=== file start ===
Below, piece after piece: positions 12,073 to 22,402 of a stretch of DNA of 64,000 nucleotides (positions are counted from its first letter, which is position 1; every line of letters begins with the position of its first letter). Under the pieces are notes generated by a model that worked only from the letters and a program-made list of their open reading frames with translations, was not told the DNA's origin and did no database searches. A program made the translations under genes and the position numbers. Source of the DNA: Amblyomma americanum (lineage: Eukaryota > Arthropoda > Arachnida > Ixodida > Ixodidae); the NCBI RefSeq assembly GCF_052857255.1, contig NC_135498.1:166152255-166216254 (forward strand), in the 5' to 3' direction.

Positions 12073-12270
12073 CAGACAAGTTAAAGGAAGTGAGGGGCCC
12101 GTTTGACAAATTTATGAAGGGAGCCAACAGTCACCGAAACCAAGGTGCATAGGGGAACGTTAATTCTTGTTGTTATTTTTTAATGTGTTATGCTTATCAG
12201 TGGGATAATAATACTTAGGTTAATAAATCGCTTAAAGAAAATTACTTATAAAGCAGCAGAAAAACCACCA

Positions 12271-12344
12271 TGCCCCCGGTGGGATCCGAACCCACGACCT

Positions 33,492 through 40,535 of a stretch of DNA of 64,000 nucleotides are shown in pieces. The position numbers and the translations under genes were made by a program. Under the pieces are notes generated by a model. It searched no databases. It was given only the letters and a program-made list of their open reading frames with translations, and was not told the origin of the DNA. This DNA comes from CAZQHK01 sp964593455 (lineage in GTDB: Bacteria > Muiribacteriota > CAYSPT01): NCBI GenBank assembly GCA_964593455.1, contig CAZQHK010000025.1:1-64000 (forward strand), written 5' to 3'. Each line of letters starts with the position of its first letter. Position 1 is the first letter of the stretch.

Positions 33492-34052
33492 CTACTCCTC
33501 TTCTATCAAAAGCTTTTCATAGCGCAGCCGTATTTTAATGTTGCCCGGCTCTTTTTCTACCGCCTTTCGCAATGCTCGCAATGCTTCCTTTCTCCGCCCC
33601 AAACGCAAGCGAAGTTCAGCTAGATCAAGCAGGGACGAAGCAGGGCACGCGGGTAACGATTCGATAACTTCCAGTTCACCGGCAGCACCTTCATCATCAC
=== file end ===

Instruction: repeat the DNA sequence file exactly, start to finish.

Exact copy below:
Below, piece after piece: positions 12,073 to 22,402 of a stretch of DNA of 64,000 nucleotides (positions are counted from its first letter, which is position 1; every line of letters begins with the position of its first letter). Under the pieces are notes generated by a model that worked only from the letters and a program-made list of their open reading frames with translations, was not told the DNA's origin and did no database searches. A program made the translations under genes and the position numbers. Source of the DNA: Amblyomma americanum (lineage: Eukaryota > Arthropoda > Arachnida > Ixodida > Ixodidae); the NCBI RefSeq assembly GCF_052857255.1, contig NC_135498.1:166152255-166216254 (forward strand), in the 5' to 3' direction.

Positions 12073-12270
12073 CAGACAAGTTAAAGGAAGTGAGGGGCCC
12101 GTTTGACAAATTTATGAAGGGAGCCAACAGTCACCGAAACCAAGGTGCATAGGGGAACGTTAATTCTTGTTGTTATTTTTTAATGTGTTATGCTTATCAG
12201 TGGGATAATAATACTTAGGTTAATAAATCGCTTAAAGAAAATTACTTATAAAGCAGCAGAAAAACCACCA

Positions 12271-12344
12271 TGCCCCCGGTGGGATCCGAACCCACGACCT

Positions 33,492 through 40,535 of a stretch of DNA of 64,000 nucleotides are shown in pieces. The position numbers and the translations under genes were made by a program. Under the pieces are notes generated by a model. It searched no databases. It was given only the letters and a program-made list of their open reading frames with translations, and was not told the origin of the DNA. This DNA comes from CAZQHK01 sp964593455 (lineage in GTDB: Bacteria > Muiribacteriota > CAYSPT01): NCBI GenBank assembly GCA_964593455.1, contig CAZQHK010000025.1:1-64000 (forward strand), written 5' to 3'. Each line of letters starts with the position of its first letter. Position 1 is the first letter of the stretch.

Positions 33492-34052
33492 CTACTCCTC
33501 TTCTATCAAAAGCTTTTCATAGCGCAGCCGTATTTTAATGTTGCCCGGCTCTTTTTCTACCGCCTTTCGCAATGCTCGCAATGCTTCCTTTCTCCGCCCC
33601 AAACGCAAGCGAAGTTCAGCTAGATCAAGCAGGGACGAAGCAGGGCACGCGGGTAACGATTCGATAACTTCCAGTTCACCGGCAGCACCTTCATCATCAC